Iceberg six times the size of Manhattan in open ocean watched by scientists_

Scientists are monitoring one of the largest icebergs in existence, after it broke off from an Antarctic glacier and began to head into the open ocean.

The iceberg covers about 255 square miles, making it roughly six times the size of Manhattan – and is up to 500 meters thick.

Known as B31, glacial crack that created the iceberg was first detected in 2011 but the iceberg separated from Antarctica’s Pine Island Glacier in November.

NASA glaciologist Kelly Brunt said that the iceberg is not currently presenting a danger, but needs to be continually monitored.

“It’s one that’s large enough that it warrants monitoring. There is not a lot of shipping traffic down there. We’re not particularly concerned about shipping lanes. We know where all the big ones are.”

She added that scientists are especially interested because it originated in an unexpected location.

“It’s like a large sheet cake floating through the Southern Ocean.”

Scientists say the iceberg has floated across Pine Island Bay, a basin of the Amundsen Sea, and will likely be swept up soon in the swift currents of the Southern Ocean.

(Link)

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New Membranes Key For A Thirsty World_

It appears that desalination technology advances are on the horizon thanks to materials science. The MIT team that conducted the study, “Quantifying the potential of ultra-permeable membranes for water desalination,” found that boosting the amount of saltwater that passes through membranes at any one time will significantly improve the cost-effectiveness and efficiency of desalination.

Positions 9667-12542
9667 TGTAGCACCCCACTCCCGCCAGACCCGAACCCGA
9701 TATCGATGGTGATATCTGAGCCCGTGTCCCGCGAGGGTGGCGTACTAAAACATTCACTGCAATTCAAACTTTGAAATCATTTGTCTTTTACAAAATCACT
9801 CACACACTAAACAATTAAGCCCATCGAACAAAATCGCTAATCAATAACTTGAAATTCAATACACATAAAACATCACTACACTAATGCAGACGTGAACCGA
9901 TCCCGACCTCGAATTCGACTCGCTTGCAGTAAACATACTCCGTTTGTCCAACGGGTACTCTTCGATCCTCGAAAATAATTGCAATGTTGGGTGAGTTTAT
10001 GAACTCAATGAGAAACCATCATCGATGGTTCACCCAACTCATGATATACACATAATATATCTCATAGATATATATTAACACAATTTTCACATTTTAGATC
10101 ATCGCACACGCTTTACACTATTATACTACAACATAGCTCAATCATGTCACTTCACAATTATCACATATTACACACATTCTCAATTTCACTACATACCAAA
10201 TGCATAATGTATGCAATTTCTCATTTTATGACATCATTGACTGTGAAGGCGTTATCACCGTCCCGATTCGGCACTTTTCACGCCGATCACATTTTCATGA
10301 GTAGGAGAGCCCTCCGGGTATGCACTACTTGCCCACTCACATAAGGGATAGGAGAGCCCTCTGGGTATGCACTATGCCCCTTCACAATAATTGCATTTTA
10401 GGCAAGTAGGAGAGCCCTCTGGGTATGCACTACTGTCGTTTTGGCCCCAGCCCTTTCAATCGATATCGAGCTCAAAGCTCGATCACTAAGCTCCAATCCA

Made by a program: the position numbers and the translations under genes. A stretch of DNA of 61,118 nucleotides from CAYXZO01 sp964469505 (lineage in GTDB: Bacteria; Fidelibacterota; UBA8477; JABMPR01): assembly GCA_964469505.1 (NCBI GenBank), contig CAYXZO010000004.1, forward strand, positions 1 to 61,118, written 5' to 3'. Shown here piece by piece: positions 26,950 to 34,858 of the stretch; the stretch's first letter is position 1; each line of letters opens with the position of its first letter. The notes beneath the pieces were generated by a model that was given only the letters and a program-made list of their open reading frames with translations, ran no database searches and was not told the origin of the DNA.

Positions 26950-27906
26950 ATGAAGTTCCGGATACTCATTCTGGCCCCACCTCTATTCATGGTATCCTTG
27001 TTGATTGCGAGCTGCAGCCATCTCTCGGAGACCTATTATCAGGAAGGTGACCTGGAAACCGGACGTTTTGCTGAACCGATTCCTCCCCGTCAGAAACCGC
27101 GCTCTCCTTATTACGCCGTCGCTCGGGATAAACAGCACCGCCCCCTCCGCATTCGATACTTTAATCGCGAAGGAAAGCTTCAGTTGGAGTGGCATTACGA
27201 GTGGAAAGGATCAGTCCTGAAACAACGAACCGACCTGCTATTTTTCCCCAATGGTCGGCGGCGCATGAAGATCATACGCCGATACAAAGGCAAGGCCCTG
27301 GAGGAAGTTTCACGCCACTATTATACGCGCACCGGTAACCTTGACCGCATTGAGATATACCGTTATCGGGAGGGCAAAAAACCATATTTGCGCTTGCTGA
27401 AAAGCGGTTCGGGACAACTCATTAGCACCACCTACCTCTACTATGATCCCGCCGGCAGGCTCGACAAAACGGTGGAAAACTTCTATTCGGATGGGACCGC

For making freshwater out of seawater, they found that next-generation membranes would require 15 percent less energy. And using the filters on brackish water that has more salt than fresh waters but less than the ocean could yield up to an amazing 46 percent reduction in energy use. Such brackish waters are commonly found in estuaries where rivers and sea meet, in inland saline freshwater lakes, and underground, in aquifers suffering from saltwater intrusion.

“We came out expecting the main use for new ultrapermeable membranes would be to lower the energy footprint of facilities that convert seawater into fresh,” MIT materials science and engineering doctoral candidate David Cohen-Tanugi tells Txchnologist. Cohen-Tanugi is a coauthor of the study and focuses on water research. “We realized a bigger opportunity lies in desalinating brackish water. I found the energy savings we could attain quite striking.”